- A month or so ago (I told you, a while) the Milwaukee Journal Sentinel ran an article on a study about the Milwaukee Public Schools' residency requirement:
The residency requirement for teachers in Milwaukee Public Schools hurts the quality of education in MPS, and the state Legislature should step in to end it, two professors say in a report from the Wisconsin Policy Research Institute being released today. [. . .] "The teacher residency requirement deters many otherwise qualified teachers from pursuing employment in MPS," they wrote. "The effect, over time, is a decline in teacher quality." [. . .]Problem is, the study is crap:
Reacting to the report, Sam Carmen, executive director of the Milwaukee Teachers' Education Association, said the union has opposed the residency rule since it was created. In 2004, it proposed modifying it to allow teachers to move out of the city after seven years with MPS and to create financial incentives for teachers to buy homes in the city. The proposal went nowhere, but Carmen said he expected the subject to come up in negotiations on a contract for 2005-'07, which have not yet gotten serious. [. . .] Schug and Niederjohn were skeptical of how serious the union is about ending residency. They said the rule works to increase the political strength of the union and of union-backed members of the School Board because it increases the ranks of teachers voting in elections. [. . .]
"While no single factor can fully explain the discrepancy in teacher quality . . . between MPS and the rest of the state's school districts, the teacher residency rule exacerbates MPS' recruitment and retention problems," they said.
Shrewd readers of the MJS know that any time the word "study" appears in a headline or subhead, odds are said study will have been issued by a "think tank" funded by the right-wing Bradley Foundation. [. . .] In this case the tank in question is the Wisconsin Policy Research Institute. Who are they? [. . . A] group opposing residency also is pushing vouchers and has generally been an ideological opponent of the public school system.A better critique of the study's content comes from Milwaukee Magazine's Bruce Murphy:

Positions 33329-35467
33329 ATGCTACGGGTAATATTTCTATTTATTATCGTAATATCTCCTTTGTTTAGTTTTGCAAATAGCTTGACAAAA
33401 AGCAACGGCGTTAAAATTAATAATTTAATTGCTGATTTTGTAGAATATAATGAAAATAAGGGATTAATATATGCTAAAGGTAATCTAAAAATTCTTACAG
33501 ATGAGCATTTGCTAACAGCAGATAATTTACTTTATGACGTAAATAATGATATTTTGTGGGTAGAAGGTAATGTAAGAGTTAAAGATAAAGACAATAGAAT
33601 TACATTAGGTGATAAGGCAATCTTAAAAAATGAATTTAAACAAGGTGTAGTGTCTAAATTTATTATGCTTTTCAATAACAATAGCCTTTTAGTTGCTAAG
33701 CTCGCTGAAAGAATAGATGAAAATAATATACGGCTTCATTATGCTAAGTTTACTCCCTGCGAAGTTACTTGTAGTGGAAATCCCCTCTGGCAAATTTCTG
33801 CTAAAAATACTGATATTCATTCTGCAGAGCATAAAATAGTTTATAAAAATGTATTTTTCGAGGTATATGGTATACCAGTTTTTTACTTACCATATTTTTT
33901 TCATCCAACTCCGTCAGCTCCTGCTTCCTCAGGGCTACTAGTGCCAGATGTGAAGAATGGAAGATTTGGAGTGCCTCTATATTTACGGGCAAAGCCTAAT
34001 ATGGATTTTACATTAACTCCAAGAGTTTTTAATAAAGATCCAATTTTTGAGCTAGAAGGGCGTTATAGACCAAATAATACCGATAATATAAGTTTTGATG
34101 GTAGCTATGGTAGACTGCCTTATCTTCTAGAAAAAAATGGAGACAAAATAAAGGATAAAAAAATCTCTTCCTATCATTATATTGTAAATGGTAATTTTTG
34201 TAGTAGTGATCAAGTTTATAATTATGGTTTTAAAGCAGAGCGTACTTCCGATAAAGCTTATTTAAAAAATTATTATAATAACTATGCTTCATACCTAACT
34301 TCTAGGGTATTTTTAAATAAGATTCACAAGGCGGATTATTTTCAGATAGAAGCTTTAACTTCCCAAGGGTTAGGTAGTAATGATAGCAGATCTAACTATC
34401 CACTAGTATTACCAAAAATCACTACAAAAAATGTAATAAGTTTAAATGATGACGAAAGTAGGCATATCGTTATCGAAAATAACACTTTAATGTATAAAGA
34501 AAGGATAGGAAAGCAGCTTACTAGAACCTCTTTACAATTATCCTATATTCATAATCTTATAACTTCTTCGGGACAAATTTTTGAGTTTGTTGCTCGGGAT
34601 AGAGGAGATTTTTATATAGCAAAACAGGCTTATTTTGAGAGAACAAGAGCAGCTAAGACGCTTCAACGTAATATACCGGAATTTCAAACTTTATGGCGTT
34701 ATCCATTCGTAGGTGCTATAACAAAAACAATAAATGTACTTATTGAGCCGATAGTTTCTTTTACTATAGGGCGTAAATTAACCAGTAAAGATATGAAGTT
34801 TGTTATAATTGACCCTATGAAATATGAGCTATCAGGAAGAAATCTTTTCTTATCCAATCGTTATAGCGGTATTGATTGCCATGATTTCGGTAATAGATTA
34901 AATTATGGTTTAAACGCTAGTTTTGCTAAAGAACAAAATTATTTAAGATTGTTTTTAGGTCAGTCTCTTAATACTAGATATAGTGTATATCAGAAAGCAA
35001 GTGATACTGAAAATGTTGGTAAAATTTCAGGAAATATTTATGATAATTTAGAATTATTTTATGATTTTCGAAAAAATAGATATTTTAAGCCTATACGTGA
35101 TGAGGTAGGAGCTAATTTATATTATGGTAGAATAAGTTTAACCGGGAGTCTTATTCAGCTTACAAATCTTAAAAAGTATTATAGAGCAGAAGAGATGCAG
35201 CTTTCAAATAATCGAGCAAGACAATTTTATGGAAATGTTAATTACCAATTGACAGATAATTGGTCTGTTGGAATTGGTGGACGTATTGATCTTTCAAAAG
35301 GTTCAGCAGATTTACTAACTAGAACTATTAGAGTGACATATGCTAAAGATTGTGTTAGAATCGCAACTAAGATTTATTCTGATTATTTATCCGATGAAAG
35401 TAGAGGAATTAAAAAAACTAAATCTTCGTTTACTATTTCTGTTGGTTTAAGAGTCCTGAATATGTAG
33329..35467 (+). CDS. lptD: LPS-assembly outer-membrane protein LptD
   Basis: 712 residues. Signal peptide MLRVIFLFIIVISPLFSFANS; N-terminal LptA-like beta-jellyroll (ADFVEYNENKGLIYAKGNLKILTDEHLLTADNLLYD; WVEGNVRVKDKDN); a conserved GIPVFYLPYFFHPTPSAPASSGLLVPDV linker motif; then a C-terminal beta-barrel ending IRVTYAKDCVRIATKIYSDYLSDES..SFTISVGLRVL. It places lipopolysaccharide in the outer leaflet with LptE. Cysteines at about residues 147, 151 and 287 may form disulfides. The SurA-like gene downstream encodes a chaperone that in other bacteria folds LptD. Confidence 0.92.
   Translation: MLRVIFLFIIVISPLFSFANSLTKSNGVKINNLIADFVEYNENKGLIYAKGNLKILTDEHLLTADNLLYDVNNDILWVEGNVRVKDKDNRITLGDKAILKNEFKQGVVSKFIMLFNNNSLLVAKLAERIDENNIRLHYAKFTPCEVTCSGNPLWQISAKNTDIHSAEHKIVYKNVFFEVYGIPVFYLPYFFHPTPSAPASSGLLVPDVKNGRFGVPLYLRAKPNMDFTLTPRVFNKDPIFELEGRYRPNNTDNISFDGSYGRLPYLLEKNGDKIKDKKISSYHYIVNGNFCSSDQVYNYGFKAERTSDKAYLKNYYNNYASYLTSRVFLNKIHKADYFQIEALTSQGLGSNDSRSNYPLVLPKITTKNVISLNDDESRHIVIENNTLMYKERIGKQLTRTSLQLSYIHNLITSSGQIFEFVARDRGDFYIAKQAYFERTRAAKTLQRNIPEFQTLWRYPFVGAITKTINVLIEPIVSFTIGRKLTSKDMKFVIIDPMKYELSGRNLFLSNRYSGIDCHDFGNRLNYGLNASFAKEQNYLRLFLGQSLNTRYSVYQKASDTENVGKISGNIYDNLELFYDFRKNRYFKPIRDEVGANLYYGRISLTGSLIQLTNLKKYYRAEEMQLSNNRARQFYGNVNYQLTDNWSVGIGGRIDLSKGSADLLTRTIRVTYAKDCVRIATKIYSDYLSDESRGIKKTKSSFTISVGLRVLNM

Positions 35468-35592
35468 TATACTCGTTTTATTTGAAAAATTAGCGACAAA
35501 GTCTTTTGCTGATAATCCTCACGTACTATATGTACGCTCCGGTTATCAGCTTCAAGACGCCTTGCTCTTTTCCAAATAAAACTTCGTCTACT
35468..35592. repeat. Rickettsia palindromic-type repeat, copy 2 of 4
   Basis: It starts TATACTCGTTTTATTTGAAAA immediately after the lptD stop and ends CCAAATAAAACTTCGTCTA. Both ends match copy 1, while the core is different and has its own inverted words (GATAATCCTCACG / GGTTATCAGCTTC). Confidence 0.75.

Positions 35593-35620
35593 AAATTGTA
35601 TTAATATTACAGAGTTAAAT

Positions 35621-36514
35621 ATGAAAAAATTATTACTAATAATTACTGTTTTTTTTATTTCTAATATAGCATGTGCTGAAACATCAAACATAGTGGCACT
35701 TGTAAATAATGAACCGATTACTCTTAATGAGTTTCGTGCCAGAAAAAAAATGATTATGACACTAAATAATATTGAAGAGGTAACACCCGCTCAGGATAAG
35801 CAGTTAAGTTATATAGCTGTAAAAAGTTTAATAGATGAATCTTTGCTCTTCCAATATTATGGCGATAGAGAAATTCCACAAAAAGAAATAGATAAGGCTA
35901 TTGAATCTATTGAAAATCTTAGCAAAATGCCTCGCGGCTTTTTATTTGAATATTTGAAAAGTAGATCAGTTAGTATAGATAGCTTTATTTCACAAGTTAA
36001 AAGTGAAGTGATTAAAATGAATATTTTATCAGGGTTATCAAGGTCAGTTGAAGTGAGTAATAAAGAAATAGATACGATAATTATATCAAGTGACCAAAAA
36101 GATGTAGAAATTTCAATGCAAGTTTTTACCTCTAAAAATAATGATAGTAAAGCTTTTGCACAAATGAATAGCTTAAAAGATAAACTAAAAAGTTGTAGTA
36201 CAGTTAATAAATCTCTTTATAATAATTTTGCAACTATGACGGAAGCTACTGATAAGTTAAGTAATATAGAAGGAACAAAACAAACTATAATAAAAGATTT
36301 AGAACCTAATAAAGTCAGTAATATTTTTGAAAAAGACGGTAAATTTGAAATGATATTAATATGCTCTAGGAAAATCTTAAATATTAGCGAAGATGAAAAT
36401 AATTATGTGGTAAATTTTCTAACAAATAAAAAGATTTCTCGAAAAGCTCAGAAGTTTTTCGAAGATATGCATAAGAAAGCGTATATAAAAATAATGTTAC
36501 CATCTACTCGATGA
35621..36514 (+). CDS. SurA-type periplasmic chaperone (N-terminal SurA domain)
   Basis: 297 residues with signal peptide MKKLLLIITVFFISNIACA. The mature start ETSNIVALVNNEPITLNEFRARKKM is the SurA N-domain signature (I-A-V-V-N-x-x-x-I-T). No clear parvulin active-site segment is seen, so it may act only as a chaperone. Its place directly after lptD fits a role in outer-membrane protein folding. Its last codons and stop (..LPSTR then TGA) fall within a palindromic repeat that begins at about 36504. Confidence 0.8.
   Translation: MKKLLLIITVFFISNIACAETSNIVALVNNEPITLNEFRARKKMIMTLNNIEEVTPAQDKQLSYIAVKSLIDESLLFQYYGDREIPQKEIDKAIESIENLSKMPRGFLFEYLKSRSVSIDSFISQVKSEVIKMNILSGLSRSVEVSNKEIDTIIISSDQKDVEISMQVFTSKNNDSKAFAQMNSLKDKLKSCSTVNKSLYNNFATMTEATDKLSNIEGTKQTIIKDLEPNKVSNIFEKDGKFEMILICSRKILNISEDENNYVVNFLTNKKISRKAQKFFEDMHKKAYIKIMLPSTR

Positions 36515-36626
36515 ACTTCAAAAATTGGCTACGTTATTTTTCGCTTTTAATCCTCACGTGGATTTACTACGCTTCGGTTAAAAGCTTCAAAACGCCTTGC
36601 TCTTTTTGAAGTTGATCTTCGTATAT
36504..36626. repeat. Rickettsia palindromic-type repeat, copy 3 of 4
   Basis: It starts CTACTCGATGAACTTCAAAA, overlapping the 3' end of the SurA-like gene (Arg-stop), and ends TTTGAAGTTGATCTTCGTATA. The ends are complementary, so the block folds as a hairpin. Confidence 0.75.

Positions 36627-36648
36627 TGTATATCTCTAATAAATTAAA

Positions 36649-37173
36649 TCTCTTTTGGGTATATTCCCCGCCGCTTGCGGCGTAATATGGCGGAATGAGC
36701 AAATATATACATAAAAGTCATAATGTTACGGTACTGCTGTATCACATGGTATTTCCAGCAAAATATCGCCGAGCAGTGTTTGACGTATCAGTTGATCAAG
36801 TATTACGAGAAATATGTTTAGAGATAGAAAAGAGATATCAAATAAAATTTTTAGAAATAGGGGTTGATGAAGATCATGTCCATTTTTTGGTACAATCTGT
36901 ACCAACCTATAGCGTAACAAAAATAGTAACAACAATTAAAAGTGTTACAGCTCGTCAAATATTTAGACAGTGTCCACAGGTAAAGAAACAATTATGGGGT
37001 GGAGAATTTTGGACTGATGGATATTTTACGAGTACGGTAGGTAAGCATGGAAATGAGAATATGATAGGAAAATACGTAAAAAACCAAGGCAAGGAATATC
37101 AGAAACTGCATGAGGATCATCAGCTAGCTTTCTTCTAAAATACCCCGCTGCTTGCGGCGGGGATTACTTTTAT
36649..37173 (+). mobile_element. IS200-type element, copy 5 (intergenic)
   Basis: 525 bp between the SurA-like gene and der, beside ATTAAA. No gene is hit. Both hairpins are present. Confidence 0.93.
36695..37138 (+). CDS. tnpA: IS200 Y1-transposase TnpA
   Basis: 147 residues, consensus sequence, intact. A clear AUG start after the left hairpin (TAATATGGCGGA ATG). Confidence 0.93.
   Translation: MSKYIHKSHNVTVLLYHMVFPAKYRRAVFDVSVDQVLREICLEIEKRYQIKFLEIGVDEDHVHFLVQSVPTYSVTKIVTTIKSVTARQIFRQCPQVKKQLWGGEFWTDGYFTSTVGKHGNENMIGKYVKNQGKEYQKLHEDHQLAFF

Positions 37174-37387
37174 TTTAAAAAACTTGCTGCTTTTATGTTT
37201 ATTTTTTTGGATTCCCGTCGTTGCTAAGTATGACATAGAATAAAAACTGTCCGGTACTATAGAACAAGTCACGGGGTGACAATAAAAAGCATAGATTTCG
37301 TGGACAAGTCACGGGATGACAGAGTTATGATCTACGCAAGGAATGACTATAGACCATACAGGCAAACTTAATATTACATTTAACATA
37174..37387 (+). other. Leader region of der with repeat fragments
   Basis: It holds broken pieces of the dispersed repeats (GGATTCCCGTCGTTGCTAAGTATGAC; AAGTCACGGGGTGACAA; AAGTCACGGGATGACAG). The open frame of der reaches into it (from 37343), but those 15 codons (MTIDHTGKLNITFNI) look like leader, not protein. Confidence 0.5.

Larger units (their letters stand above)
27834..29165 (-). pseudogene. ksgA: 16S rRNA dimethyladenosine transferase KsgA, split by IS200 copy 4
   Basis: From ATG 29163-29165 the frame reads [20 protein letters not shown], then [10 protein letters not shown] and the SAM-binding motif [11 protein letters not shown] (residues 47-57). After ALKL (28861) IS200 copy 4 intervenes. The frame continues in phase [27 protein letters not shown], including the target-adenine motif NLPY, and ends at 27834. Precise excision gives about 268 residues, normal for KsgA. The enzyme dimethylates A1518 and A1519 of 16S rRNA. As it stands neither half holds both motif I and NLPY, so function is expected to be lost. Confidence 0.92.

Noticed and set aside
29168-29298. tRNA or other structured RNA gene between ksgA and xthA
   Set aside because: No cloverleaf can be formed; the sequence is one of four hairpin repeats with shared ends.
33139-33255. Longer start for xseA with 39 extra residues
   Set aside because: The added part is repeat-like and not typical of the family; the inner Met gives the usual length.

Given the report’s emphasis on retaining experienced teachers, the most obvious question would be: How many teachers quit MPS because of the residency requirement? As it happens, the authors, professors Mark Schrug (UWM) and M. Scott Neiderjohn (Lakeland College), have an answer: A mere 5% of the 4,699 teachers who left MPS since 1992 said it was because of the residency requirement. That’s such a small number that it completely undercuts the report’s conclusions.The paper followed their article up weeks later with an unsigned op-ed:
Perhaps realizing that, the researchers buried this information on page 14 of the study and left it out of the executive summary, the two-page run-down that begins the report. Researchers are well aware that reporters rarely read beyond the executive summary. Sure enough, [article author Alan] Borsuk left out this key statistic.
Union and administration officials will tell you that most teachers leave MPS in the first couple of years on the job, long before they reach the level of experience (five years) this report thinks is so critical. Salary and job conditions are crucial for these young teachers, not the residency requirement. [. . .]